• Clarifies process for filling vacancies on Guilford County Board of Education

The following is the Consortium of State School Boards Association’s (COSSBA) most recent federal education report.

August 14, 2023 Headlines From the Weekly Report Include:

Education Department Announces Grant Program to Help Align Postsecondary Education Outcomes: US Secretary of Education Miguel Cardona announced the launch of a new $25 million Career Connected High School Grant program. This program will provide grants to consortia of local educational agencies, institutions of higher education, and employers to pilot evidence-based strategies to increase the integration and alignment of the last two years of high school and the first two years of postsecondary education to improve postsecondary education and career outcomes for all students.

According to a US Education Department blog posting on the grant program, “Grantees can use funds for a variety of different activities based on the need of the region, including additional dual enrollment classes, covering the costs of tuition, books, supplies, and other related expenses for low-income students, tutoring, other academic supports, transportation for students to work-based learning sites, the development of new career & technical education (CTE) programs in high-growth fields like clean energy or to support teacher training and new equipment that may be needed to launch these programs.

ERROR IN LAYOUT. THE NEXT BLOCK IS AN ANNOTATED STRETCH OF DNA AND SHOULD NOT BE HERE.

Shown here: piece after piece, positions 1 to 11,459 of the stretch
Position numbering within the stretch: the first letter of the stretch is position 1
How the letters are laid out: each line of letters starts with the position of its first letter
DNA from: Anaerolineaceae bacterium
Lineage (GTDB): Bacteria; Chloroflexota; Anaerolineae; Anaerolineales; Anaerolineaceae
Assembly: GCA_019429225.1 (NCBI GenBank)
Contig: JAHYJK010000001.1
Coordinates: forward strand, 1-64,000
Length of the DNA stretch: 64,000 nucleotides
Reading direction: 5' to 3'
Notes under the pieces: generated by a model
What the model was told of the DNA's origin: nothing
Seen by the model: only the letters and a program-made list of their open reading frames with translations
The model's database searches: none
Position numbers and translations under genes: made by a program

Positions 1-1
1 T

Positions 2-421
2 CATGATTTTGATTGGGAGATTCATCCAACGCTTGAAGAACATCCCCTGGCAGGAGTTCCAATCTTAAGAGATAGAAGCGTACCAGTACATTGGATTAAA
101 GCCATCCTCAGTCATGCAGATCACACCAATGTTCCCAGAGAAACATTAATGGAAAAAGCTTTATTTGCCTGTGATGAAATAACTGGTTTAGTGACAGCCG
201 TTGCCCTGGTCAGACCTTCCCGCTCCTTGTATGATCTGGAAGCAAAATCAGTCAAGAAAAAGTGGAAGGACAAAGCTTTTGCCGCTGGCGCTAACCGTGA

The United States Congress is currently in the middle of their August recess and will not be back in session until after Labor Day.


The following are recent news articles, reports, and press releases on state and national education-related issues.

State News
Carolina Journal: Appeals Court Rules Against Wilson County School Board In Pension Spiking Dispute
North State Journal: General Assembly Overrides Latest Round of Cooper’s Vetoes
North State Journal: Foxx Reacts To Report of Chinese Money In K-12 Schools
WFAE: Back To School Safety Demands A Mix of Technology, Training, and Staff
WFAE: NC General Assembly Overrides Veto On Parents Bill of Rights
WRAL: No New State Budget Puts Schools In A Tough Spot, NC Democrats Say
News & Observer: NC Budget Delays Are Worsening Teacher Hiring Crisis, Education Leaders Warn
Charlotte Observer: Who Decides When Kids Start School? Some NC Districts Are In Open Revolt
Charlotte Observer: NC Public School Follow School Start Law, Why Not Private, Charter Ones?
News & Observer: Are Legislators OK With Public Schools Setting Their Own Start Dates? We Asked Them
Herald Sun: NC Districts Taking School Calendars Into Their Own Hands. Virginia Already Changed Its Law

National News
K-12 Dive: Schools Using Nonpunitive Approaches To Tackle Chronic Absenteeism
EdSurge: As Schools Turn To Tech for Mental Health Support, the Best Solution Might Be More Analog
Washington Post: Schools May Have a Long Way to Go to Protect Against Cyberattacks

There are no committee meetings until the legislature reconvenes in mid-September.
Bruce Mildwurf
Director of Governmental Relations
NC School Boards Association

Madison Skeens
Assistant Director of Governmental Relations
NC School Boards Association

Rob Black
Assistant Director of Governmental Relations
NC School Boards Association

Christina DavoileNCSBA Legislative Update – August 18, 2023